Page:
Wednesday, September 22, 2010

Random Thoughts on the post by cookblog: "The Pig Dies At Noon"

cookblog: "The Pig Dies At Noon": "That's what the email said, just to ensure that the more squeamish guests would be arriving around 5. "
I just read this post by Peter....  about the progress of going from a living pig to a pork dinner.  (Note to the "squeamish"... there are photos of blood and gore, so you may want to hide your eyes as you scroll down.  But do read it.)

I was also interested in this statement:
"... I was surprised that more people didn't want to see a bit more of the butchering, or at least talk about what went in to bringing the meal to fruition. As it was, nobody at all in the house seemed to have any interest at all in what we were doing, let alone a desire to learn or hear about what we did."

I'm on the other end of the food equation ... in the birthing end of the beef... well, not me actually birthing any beef,... *grin* ... but our being the care-givers and midwives(mid-husbands?). We see the start of what will end up in our freezer and stomachs. We watch it grow and mature and fatten, caring for it along the way. Also knowing that if we neglect our responsibility, we won't be eating beef this winter.

I wonder if more people are not interested in knowing how their meat gets to their tables, because as a nation, we have never really been hungry or in want. There appears to be food galore in our grocers... most people not knowing that your average store only has enough stock on hand for maybe 3-7 days and that is not for everything on the shelves. You can find food (or what is marketed as "food") in almost every kind of retail establishment in the country. (Even Farm Stores have candy and nuts and a pop machine.)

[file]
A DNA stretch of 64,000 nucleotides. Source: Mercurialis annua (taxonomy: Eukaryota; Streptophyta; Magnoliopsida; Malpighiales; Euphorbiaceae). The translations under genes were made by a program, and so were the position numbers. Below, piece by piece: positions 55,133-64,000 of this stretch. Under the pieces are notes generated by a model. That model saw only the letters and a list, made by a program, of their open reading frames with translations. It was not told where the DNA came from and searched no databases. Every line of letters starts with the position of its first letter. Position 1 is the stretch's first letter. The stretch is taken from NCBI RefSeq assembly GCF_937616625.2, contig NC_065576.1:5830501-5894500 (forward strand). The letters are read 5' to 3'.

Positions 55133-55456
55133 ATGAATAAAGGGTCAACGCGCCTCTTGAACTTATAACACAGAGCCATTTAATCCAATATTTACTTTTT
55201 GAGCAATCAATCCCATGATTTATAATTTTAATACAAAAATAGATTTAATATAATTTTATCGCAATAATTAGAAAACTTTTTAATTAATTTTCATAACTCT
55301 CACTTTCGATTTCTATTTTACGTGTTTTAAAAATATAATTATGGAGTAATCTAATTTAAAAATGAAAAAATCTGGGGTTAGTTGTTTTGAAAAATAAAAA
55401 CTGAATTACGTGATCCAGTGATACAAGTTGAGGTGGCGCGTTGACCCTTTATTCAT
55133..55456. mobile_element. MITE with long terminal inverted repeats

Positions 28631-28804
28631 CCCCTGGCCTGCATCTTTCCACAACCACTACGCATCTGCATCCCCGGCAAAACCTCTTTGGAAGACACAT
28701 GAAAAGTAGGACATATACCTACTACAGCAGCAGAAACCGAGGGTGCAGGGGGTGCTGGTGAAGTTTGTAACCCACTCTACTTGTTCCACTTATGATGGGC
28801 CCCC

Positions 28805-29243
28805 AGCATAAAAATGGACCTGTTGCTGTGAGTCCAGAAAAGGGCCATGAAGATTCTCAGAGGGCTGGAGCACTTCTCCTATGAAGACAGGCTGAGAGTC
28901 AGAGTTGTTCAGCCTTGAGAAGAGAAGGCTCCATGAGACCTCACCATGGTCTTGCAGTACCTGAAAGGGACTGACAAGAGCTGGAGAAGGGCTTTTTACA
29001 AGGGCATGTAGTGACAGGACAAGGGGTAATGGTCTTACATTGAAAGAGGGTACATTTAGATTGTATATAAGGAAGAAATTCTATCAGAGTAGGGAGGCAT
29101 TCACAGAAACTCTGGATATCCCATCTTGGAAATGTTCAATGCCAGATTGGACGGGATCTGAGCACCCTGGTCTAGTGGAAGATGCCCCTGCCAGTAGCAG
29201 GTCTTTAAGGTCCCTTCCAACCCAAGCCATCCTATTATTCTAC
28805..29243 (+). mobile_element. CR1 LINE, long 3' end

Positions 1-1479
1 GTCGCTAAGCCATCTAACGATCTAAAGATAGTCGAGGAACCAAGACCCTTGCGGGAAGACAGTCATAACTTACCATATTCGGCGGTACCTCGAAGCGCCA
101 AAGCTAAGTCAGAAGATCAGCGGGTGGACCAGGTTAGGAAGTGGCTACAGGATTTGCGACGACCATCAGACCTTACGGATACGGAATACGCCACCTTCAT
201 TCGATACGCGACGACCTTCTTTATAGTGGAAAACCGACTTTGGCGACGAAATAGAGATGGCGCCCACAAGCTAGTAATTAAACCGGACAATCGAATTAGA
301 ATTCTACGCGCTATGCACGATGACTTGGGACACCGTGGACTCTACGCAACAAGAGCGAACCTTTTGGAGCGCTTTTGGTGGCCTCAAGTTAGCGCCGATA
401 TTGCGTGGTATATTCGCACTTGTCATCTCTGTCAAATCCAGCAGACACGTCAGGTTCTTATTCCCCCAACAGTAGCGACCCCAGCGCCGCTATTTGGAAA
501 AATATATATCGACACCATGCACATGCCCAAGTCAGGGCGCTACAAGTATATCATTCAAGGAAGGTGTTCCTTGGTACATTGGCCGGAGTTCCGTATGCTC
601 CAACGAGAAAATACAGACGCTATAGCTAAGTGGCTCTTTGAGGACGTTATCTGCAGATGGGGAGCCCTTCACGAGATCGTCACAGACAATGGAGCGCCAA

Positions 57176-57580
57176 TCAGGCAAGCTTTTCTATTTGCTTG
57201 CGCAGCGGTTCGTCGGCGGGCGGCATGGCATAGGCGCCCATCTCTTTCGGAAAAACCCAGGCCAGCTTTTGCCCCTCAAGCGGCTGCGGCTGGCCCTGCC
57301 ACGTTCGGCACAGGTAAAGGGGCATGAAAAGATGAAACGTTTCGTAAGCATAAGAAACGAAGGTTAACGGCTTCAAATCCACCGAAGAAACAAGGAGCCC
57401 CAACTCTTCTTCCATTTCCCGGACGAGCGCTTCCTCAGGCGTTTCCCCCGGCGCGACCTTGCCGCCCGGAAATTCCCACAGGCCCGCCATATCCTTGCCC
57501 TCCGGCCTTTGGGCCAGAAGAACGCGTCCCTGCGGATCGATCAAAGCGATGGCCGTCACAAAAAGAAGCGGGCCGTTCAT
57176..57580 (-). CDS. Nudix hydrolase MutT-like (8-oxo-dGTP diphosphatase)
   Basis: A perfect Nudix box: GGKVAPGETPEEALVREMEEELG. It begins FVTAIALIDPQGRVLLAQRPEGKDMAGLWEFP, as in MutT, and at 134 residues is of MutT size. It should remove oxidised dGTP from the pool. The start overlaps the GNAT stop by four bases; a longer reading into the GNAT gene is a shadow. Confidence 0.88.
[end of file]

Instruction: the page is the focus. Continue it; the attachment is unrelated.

I wonder what would (will) happen if (when) there would be a break-down in the transportation grid and the trucks could not get to the warehouses or stores? What if a huge natural disaster happened or national emergency and we were required by law to stay in a small area for our safety? What if the food ran out?
What would you do? Rely on the government to air-drop food in? Or could you forage, barter, grow, hunt for your own?

Just some thoughts running through my mind today as we continue harvesting corn and as I have been helping with chores-- feeding the beefers and as I looked in my freezer for something to defrost for supper. I see my the end of my garden and look at the filled canning jars in my pantry.  I smile at my various "kitchen helpers"-- grain mill, stand mixer, dehydrator, vacuum sealer.  I pat the bags of wheat berries and cans of beans on the shelf.  I think about my neighborhood and how we share not only food but life lessons.  And I thank my Father God again for how much He has truly blessed us.

I'm interested in what you have to say about any of these thoughts....


** Maybe a person's time would be as well spent raising food as raising money to buy food. ~Frank A. Clark

1 comment:

  1. I haven't read that blog, but I was thinking about the whole Lady Gaga's meat array and the total disconnect most people have with food. I've also been thinking more and more about the foods I grew up eating and the foods available in the grocery. All those unpronounceable ingredients. I am trying to get further and further away from those additives. And I'm making small progress. Finally my husband is thinking more frequently about growing our own food. We've got acreage enough.
    It is not a scary idea to me. This is what I grew up with: raising hens for eggs, eating beef and pork, vegetables and fruits we raised ourselves, foraging for seasonal wild things. Fishing and hunting.
    Even if we do not actively do these things all of the time, I think we'd be wise to practice them, learning to can/forage,etc.